[0053] In step S101, these plurality of images are input, and image deviation amounts in a plurality of blocks in the images are calculated by a known correlation operation. It is checked in step S102 if any calculation errors of the image deviation amounts in respective blocks are detected. If NO in step S102, the flow advances to step S103; otherwise, the flow jumps to step S106. In step S103, a principal object and background are separated based on the image deviation amounts, and the flow branches to step S104 for a region determined as a principal object in the image sensing frame, or to step S105 for a region determined to be a background. In step S104, a deviation correction image process (to be described later) for correcting the image deviation amounts to a predetermined amount to prevent any image quality drop due to the deviation of image upon image composition in step S106 is executed. On the other hand, a blur image process for adding blur different from that of an image sensing optical system is executed in step S105. Finally, the plurality of images are composited in step S106 to generate a high-resolution image. The flow of the image processing method in this embodiment has been roughly explained. Note that at least two different image processes are executed in the steps bounded by a dotted line 107 in FIG. 1.

[0054] An example that implements the aforementioned image processing method will be explained below.

[0055] FIGS. 2 to 4 show an image sensing unit of an image sensing device that can take a plurality of images having parallax. This image sensing unit shown in these figures has the same arrangement as that of an image sensing device disclosed in Japanese Patent Laid-Open No. 2001-78213, i.e., has optical systems provided in correspondence with the colors of color filters, and can form an image equivalent to that taken by a single-plate image sensing element with a Bayer matrix by compositing images obtained by the respective optical systems. Since these optical systems are independent from each other, their images have parallax, and the positions of respective optical images, i.e., image deviation amounts change depending on the distance to an object. Also, this image deviation amount is designed to match a ½ pixel at a given predetermined distance, and a so-called pixel shift method that can obtain a high-resolution image using a fewer number of pixels is used. In this embodiment, images obtained by the image sensing device using such image sensing unit undergo an image process.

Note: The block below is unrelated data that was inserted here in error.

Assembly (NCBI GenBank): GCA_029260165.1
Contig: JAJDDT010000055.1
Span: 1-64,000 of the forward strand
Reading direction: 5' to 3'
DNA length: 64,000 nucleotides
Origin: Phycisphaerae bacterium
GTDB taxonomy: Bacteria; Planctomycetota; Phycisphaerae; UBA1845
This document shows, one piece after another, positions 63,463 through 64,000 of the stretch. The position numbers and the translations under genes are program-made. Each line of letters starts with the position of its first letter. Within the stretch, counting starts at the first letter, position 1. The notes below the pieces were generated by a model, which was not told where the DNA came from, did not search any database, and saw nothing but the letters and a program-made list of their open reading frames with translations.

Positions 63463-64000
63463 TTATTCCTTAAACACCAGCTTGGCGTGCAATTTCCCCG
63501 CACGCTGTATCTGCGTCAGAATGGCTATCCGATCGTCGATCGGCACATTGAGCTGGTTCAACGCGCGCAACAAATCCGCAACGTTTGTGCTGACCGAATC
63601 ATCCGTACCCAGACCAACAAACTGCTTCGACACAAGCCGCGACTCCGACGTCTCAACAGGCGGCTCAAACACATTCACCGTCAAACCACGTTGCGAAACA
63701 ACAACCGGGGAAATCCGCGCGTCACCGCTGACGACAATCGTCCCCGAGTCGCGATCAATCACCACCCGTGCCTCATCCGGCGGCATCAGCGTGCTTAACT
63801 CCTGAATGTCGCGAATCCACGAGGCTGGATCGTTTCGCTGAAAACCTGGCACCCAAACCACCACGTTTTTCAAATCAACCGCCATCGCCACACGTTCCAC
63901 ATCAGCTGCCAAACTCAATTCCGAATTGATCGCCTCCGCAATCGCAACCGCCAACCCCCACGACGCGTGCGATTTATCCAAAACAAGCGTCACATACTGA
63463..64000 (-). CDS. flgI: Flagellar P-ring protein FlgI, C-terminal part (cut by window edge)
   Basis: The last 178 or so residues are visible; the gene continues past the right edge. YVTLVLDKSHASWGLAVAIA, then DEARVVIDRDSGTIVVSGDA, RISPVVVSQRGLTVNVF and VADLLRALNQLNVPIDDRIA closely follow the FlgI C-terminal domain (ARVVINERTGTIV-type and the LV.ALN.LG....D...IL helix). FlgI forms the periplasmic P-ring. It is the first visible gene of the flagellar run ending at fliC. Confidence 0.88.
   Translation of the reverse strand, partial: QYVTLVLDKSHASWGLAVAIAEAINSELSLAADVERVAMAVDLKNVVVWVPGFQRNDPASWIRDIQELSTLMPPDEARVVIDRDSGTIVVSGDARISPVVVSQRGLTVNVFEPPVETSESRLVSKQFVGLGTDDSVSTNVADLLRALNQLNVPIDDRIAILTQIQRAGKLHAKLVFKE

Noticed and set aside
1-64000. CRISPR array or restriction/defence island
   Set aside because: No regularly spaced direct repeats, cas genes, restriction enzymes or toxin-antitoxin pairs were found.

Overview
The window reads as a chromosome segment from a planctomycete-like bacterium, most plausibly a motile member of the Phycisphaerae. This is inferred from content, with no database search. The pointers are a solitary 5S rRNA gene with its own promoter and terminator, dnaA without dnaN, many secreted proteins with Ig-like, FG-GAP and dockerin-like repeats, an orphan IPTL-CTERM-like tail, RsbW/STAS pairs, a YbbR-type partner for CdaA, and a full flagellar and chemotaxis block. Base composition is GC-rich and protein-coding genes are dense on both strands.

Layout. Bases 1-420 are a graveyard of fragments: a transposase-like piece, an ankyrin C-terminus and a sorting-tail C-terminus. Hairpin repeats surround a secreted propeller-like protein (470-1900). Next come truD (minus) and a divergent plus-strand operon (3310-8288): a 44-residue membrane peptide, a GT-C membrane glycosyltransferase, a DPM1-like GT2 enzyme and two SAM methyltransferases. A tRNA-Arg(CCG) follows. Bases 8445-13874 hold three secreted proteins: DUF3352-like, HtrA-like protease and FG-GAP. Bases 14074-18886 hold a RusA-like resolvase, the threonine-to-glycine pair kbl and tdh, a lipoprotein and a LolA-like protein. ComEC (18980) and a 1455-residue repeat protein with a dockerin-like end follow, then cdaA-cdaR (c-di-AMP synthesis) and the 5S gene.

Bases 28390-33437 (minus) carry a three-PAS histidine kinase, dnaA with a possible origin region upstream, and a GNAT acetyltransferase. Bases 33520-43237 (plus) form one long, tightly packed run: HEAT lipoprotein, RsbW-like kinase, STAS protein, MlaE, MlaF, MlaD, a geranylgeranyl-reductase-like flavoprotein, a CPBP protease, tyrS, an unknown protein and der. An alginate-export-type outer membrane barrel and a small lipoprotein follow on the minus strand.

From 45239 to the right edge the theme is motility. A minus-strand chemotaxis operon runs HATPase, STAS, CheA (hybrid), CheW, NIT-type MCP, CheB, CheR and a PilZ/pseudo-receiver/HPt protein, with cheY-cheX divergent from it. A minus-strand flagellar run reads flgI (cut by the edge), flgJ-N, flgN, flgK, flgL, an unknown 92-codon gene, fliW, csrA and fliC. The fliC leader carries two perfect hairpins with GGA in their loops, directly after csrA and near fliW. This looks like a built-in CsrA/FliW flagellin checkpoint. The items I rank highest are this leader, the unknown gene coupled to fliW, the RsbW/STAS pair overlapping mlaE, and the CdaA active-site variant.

[0056] A detailed arrangement of the image sensing unit will be explained first.

[0057]FIG. 2 is a side view of the image sensing unit that takes a plurality of images having parallax. An image sensing unit 201 comprises an image sensing lens 202, housing 203, and image sensing element 204 from the entrance surface side, and has a structure in which the housing 203 is sandwiched between the image sensing lens 202 and image sensing element 204. As shown in FIG. 3, on the entrance surface side of the image sensing lens 202, a stop 205 having apertures 205 a and 205 c, and color filters 206 a and 206 c are formed by means of, e.g., printing.

[0058]FIGS. 3 and 4 are views of the image sensing lens 202 from the entrance and exit surface sides, respectively. The image sensing lens 202 has four lens portions 202 a, 202 b, 202 c, and 202 d, and four apertures 205 a, 205 b, 205 c, and 205 d. Four color filters 206 a, 206 b, 206 c, and 206 d are formed in correspondence with the four apertures 205 a, 205 b, 205 c, and 205 d. Therefore, four optical images are formed on the image sensing element 204. Note that infrared cut filter films having low transmittance to a wavelength range of 670 nm or lower are formed on the lens portions 202 a, 202 b, 202 c, and 202 d. The spacing between the lens portions 202 a and 202 b, that between the lens portions 202 a and 202 c, and those between the lens portions 202 b and 202 c, and the lens portion 202 d are set to be equal to each other.

[0059]FIG. 5 is a view of the image sensing element 204 from the entrance surface side. The image sensing element 204 has four image sensing regions 204 a, 204 b, 204 c, and 204 d in correspondence with the four lens portions 202 a, 202 b, 202 c, and 202 d. Note that the image sensing element 204 has a pixel portion as additional pixels in a region other than the four image sensing regions 204 a, 204 b, 204 c, and 204 d, and these four image sensing regions are extracted and used upon sensing an image.

[0060] Note that the color filters 206 a and 206 d have spectral transmittance characteristics for mainly transmitting green, the optical filter 206 b has spectral transmittance characteristics for mainly transmitting red, and the optical filter 206 c has spectral transmittance characteristics for mainly transmitting blue. That is, these filters are primary color filters.

[0061] The arrangement of pixel shift, i.e., image deviation due to parallax will be explained below.

[0062]FIG. 6 is a view of the image sensing element 202 in FIG. 2 from the entrance surface. In FIG. 6, a point So is the central point of an image sensing element pixel forming portion, and points Sa, Sb, Sc, and Sd are respectively the central points of the image sensing regions 204 a, 204 b, 204 c, and 204 d.

[0063] On the other hand, FIG. 7 is a sectional view of an optical system in which only the image sensing lens 202 and the light-receiving surface of the image sensing element 204 of the image sensing unit shown in FIG. 2 are indicated by the bold lines. In FIG. 7, a central line Lo passes through the central point So and is perpendicular to the light-receiving surface 204. A point light source K which is located on this central line Lo and is separated by a distance d will be examined below.